REVIEW: I am in awe! Claire Fullerton writes a beautiful book. She is upper eschillon, top notch! I would put her right up there with Pat Conroy. Her book Little Tea is amazing. I love southern life and was not privileged to live here during the days of plantations and mint juleps but Claire brought me into that time period and gave me a taste of it.
The book takes place in two time periods now and back somewhere in the 1980’s. Three lifelong friends get together for a long weekend to help one of them figure out her marriage and what she is going to do with the rest of her life. You know how it is when old friends get together? They talk about old times, growing up and their teen years. That is the part that takes place in the 80’s and the rest of it is in today’s time. Folks, I loved every minute of their reminiscing and how they fell right back into their old behaviors. I wanted to be their friend!
It was a fun read but this book also dealt with some pretty tough subjects. There was a gay brother, an alcoholic father, mental illness, tragedy, death, race relations and divorce. This book made you think about some hard subjects and about what is going on in our society today. Claire Fullerton lays it all out for you and allows you draw your own conclusions. Don’t waste any time getting your own copy. You’re gonna love it!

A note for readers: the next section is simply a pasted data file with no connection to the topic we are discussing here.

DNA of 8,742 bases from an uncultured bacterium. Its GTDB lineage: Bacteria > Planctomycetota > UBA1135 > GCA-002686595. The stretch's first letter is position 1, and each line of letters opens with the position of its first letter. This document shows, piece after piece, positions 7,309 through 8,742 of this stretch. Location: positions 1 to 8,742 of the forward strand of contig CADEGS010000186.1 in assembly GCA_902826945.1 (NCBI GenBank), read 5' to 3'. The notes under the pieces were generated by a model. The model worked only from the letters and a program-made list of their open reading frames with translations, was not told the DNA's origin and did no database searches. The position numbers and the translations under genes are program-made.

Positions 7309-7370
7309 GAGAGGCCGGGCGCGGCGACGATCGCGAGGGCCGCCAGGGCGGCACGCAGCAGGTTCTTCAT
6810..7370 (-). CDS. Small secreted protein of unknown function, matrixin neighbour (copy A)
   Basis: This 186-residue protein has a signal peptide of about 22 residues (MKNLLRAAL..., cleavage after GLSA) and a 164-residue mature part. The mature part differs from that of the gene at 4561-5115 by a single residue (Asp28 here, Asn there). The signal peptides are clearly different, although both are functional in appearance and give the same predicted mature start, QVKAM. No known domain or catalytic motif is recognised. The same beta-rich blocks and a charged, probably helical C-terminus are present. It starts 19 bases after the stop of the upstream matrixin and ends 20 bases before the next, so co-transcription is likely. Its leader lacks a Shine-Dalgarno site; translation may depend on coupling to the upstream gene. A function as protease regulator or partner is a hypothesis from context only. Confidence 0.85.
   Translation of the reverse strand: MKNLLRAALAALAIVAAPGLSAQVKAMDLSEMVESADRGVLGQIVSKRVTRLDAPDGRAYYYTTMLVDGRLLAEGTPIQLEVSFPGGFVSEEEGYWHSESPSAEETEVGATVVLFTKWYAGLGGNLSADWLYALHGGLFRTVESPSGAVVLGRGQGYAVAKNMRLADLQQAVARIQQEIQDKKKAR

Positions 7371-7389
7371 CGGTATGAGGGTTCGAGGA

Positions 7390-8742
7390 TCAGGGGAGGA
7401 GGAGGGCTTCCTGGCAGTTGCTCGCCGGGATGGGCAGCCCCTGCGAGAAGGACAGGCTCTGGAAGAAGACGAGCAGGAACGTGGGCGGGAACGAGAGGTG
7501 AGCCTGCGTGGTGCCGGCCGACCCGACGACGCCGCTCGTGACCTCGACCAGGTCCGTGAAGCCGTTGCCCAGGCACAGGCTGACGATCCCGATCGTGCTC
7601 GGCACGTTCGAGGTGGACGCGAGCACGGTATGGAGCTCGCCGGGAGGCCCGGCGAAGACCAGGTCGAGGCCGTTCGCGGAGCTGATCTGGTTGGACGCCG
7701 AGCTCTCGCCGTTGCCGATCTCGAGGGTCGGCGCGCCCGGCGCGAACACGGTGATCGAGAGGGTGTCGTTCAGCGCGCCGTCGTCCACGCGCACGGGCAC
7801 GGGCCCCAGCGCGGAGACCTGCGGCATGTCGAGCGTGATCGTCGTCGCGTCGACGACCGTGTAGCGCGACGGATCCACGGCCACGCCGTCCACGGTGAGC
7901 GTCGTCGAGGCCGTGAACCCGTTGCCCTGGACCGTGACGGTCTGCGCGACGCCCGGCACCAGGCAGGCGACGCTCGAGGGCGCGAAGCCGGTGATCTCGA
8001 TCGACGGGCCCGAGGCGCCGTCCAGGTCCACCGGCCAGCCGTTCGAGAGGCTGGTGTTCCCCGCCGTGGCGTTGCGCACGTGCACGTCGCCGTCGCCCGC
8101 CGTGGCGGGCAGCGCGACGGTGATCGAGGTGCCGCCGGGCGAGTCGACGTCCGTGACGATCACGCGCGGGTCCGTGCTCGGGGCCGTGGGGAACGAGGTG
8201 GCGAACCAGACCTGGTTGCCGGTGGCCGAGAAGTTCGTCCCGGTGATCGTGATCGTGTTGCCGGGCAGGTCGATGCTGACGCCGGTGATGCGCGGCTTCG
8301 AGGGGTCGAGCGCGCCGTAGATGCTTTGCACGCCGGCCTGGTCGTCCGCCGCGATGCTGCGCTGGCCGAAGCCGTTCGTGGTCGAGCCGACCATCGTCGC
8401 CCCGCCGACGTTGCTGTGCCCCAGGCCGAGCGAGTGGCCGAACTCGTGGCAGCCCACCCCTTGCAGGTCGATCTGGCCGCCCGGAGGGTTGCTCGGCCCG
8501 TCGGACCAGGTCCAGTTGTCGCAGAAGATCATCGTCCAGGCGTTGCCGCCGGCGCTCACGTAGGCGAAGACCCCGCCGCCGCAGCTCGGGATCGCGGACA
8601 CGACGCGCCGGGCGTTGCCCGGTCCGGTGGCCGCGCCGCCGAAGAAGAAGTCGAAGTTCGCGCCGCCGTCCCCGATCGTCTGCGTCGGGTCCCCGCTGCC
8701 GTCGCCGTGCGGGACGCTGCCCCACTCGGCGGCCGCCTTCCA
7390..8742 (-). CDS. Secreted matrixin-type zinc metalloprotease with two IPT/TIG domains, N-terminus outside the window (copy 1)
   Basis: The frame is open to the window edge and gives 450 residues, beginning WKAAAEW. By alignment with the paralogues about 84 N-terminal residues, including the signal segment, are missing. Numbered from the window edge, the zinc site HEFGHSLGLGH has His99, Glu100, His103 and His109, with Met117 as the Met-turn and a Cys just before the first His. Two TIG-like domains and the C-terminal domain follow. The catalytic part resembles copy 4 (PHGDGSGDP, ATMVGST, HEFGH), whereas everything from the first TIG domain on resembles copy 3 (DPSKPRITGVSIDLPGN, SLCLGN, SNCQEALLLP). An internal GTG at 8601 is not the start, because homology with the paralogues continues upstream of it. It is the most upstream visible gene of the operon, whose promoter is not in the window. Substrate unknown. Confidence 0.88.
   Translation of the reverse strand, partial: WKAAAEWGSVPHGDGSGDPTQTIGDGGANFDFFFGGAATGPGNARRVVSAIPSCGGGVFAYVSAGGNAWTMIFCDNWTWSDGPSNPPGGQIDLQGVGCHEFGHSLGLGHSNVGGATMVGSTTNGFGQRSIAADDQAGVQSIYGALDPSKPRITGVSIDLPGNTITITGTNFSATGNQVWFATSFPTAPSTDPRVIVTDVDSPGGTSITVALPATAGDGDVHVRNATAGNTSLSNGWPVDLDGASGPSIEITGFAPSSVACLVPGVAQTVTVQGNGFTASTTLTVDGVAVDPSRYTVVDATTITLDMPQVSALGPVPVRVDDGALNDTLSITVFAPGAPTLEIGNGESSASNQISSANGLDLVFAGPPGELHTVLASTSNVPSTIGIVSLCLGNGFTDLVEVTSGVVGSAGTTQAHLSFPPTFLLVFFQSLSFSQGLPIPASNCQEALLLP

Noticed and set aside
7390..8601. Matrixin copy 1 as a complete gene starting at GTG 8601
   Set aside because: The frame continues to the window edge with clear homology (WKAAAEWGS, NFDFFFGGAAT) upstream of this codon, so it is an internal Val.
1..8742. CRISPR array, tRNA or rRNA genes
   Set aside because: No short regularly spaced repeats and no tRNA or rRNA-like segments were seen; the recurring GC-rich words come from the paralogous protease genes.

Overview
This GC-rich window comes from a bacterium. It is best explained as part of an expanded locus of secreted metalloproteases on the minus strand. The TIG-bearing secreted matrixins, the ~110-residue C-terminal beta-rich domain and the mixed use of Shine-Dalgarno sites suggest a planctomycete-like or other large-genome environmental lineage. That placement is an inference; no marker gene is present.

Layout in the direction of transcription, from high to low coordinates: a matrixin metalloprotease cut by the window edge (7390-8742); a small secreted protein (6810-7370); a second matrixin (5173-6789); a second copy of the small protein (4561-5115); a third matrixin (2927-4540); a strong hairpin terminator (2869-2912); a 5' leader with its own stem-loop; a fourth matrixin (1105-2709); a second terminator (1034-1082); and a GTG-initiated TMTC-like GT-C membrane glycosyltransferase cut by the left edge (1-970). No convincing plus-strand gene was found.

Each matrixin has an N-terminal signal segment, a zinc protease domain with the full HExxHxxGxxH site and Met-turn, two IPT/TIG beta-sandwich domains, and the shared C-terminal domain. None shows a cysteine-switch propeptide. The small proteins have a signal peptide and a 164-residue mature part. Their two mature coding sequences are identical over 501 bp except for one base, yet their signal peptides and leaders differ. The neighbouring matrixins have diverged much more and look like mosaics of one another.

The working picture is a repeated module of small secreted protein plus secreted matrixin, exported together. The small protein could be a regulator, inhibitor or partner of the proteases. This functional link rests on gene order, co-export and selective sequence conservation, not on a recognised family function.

I won this book through the generosity of the author. This is a fair and honest review of my own thoughts. Thank you, Claire!
Southern Culture … Old Friendships … Family Tragedy
One phone call from Renny to come home and “see about” the capricious Ava and Celia Wakefield decides to overlook her distressful past in the name of friendship.
For three reflective days at Renny’s lake house in Heber Springs, Arkansas, the three childhood friends reunite and examine life, love, marriage, and the ties that bind, even though Celia’s personal story has yet to be healed. When the past arrives at the lake house door in the form of her old boyfriend, Celia must revisit the life she’d tried to outrun.
As her idyllic coming of age alongside her best friend, Little Tea, on her family’s ancestral grounds in bucolic Como, Mississippi unfolds, Celia realizes there is no better place to accept her own story than in this circle of friends who have remained beside her throughout the years. Theirs is a friendship that can talk any life sorrow into a comic tragedy, and now that the racial divide in the Deep South has evolved, Celia wonders if friendship can triumph over history.